Mississippi healthcare providers team up to vaccinate Hispanic families
GULFPORT, Miss. (WLOX) - Tables and booths filled the Barksdale Pavilion for the Annual Back to School Health and Wellness Fair at Jones Park.
Hundreds of families came out Saturday morning to make sure their students were ready to hit the books after a long summer vacation.
And while the Singing River Health System handed out flyers and interacted with visitors just like other booths, staff also wanted to get more Mississippians vaccinated, especially Hispanics.
Community health advisors from the Magnolia Medical Foundation helped out with the site, bringing translators for anyone who needed one.
“To the Hispanic community, don’t be afraid. Nothing will happen,” Jackson resident Carlos Rodriguez said. “(The shot) is the only way we are able to stop the coronavirus.”
He was one of the first people to roll up their sleeves for the first dose of the Pfizer vaccine. Rodriguez joined other families in taking time to talk with the medical professionals for the correct information, instead of making an uneducated decision.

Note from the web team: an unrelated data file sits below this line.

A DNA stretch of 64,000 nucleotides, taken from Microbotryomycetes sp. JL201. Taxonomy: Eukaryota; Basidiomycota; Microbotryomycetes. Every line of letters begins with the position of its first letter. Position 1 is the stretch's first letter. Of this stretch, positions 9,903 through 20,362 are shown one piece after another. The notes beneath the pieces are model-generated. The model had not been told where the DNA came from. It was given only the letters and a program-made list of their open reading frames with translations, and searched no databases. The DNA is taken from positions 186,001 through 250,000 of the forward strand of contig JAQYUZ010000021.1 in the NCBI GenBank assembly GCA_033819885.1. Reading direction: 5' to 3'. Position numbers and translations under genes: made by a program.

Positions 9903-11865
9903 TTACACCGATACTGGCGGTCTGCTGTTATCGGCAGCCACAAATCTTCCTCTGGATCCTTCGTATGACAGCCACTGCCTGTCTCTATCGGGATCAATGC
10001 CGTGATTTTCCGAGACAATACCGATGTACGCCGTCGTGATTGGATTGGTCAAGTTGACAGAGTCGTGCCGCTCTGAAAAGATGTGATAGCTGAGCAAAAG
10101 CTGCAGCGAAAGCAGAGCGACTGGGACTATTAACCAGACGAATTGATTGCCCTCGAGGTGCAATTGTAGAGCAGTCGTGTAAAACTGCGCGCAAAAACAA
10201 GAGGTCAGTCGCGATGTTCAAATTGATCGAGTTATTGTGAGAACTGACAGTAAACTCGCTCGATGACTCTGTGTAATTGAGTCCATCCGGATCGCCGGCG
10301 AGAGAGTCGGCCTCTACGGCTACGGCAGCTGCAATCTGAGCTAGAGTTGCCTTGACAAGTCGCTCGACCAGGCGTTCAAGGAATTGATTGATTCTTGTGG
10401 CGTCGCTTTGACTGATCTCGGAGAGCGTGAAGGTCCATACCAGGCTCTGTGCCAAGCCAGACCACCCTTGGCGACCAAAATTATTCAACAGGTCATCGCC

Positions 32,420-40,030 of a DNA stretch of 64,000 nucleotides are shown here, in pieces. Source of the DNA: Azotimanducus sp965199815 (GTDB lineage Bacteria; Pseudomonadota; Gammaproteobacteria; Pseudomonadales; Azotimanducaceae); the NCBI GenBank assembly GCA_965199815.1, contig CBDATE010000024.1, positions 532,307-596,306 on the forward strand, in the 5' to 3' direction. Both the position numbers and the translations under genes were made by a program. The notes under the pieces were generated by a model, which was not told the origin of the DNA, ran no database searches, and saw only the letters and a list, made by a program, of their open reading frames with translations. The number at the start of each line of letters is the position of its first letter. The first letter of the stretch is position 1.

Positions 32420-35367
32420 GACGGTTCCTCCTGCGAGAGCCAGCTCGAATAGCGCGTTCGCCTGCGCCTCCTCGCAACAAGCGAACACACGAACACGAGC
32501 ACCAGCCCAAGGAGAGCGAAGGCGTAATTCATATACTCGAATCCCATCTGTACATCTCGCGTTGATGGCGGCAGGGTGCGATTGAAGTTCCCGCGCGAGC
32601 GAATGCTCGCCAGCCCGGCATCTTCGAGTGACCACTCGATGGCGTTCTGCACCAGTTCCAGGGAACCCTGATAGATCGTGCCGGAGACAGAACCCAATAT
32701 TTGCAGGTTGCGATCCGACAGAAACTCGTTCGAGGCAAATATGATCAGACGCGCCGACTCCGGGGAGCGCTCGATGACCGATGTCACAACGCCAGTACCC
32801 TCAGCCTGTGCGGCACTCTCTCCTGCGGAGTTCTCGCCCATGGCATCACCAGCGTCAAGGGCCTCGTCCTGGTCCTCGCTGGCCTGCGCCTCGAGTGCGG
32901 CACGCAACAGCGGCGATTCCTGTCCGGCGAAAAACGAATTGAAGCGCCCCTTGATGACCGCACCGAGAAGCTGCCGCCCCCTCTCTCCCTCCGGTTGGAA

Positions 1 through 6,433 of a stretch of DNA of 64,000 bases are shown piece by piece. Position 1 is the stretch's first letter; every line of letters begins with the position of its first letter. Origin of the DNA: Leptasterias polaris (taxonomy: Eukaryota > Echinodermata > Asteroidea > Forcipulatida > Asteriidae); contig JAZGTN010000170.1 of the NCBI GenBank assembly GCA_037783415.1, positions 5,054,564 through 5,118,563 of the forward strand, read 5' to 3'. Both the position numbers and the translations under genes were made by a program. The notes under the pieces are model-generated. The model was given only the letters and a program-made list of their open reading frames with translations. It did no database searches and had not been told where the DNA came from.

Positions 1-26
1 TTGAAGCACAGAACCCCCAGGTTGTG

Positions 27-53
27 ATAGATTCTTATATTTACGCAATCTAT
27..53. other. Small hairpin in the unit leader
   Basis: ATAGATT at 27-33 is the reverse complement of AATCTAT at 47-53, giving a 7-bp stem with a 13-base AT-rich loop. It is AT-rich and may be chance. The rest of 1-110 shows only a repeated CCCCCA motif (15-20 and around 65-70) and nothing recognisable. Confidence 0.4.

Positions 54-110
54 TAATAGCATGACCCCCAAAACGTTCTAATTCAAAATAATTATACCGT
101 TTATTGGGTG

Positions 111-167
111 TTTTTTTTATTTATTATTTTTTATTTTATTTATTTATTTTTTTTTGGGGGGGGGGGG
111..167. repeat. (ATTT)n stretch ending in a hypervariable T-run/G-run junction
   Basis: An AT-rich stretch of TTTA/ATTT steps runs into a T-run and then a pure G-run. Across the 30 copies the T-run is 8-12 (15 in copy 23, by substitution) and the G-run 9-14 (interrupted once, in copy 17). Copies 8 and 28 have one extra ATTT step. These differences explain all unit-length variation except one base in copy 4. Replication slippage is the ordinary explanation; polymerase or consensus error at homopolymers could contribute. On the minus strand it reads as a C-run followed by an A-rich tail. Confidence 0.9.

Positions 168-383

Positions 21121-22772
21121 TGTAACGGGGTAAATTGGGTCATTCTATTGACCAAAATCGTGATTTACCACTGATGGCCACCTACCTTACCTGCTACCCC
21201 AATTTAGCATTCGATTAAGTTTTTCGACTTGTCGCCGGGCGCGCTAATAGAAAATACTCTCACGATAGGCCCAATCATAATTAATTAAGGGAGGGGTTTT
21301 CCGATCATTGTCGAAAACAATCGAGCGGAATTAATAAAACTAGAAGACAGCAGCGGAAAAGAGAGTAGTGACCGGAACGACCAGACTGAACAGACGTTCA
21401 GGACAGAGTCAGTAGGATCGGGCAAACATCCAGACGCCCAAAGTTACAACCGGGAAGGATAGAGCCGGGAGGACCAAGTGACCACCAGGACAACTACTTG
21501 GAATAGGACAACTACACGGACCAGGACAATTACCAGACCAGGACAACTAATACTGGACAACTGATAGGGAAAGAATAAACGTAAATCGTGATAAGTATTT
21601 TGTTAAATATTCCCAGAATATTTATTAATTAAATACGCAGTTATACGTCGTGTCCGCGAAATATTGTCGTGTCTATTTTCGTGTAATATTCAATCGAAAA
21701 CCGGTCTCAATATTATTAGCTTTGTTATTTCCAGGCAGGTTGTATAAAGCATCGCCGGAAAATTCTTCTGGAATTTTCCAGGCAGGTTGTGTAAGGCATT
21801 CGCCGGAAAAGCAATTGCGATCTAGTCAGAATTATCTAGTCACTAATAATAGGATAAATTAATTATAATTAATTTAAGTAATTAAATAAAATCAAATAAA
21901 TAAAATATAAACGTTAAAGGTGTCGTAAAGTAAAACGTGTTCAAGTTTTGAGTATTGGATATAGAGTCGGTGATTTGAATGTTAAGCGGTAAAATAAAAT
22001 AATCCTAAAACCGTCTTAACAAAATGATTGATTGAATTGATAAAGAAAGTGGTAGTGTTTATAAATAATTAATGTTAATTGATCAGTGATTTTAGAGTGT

“I think it’s better to have a small side effect than to be intubated in a hospital,” Rodriguez said.
That’s the reason why he finally got his shot after seeing the disease wreak havoc on people he knew.
“I already had relatives about to die that if it wasn’t for God being with them at that moment, I don’t know if I would ever see them again,” he said.
While the site was mainly for the area’s Hispanics, organizers also wanted to vaccinate younger people before the start of the school year.
“This vaccine will help the children because if we want life to continue, our schools to continue in person, we need to be vaccinated if we want to go out,” Magnolia Medical Foundation Project Director Mireya Alexander said.
Any Mississippian 12 years and older can get the vaccine, but language barriers and misinformation can make it harder for non-English speaking people to get the shot. Which is why this site is so important to the Hispanic community.
“The people that are getting vaccinated today do not know the English language,” Alexander said.
That’s why it was so important to have the community health advisors nearby to help patients with the paper work.
“Being able to have someone you trust, who you feel confident in to help translate and walk you through those steps are going to be really important,” said Susan Mayfield-Johnson with University of Southern Mississippi School of Health Professions.
As Mississippi continues to battle the highly contagious delta variant, healthcare officials hope the state sees a jump in its 34% vaccination rate.
“If we all get vaccinated, we will save people all over the world, not only yourself,” Alexander said.
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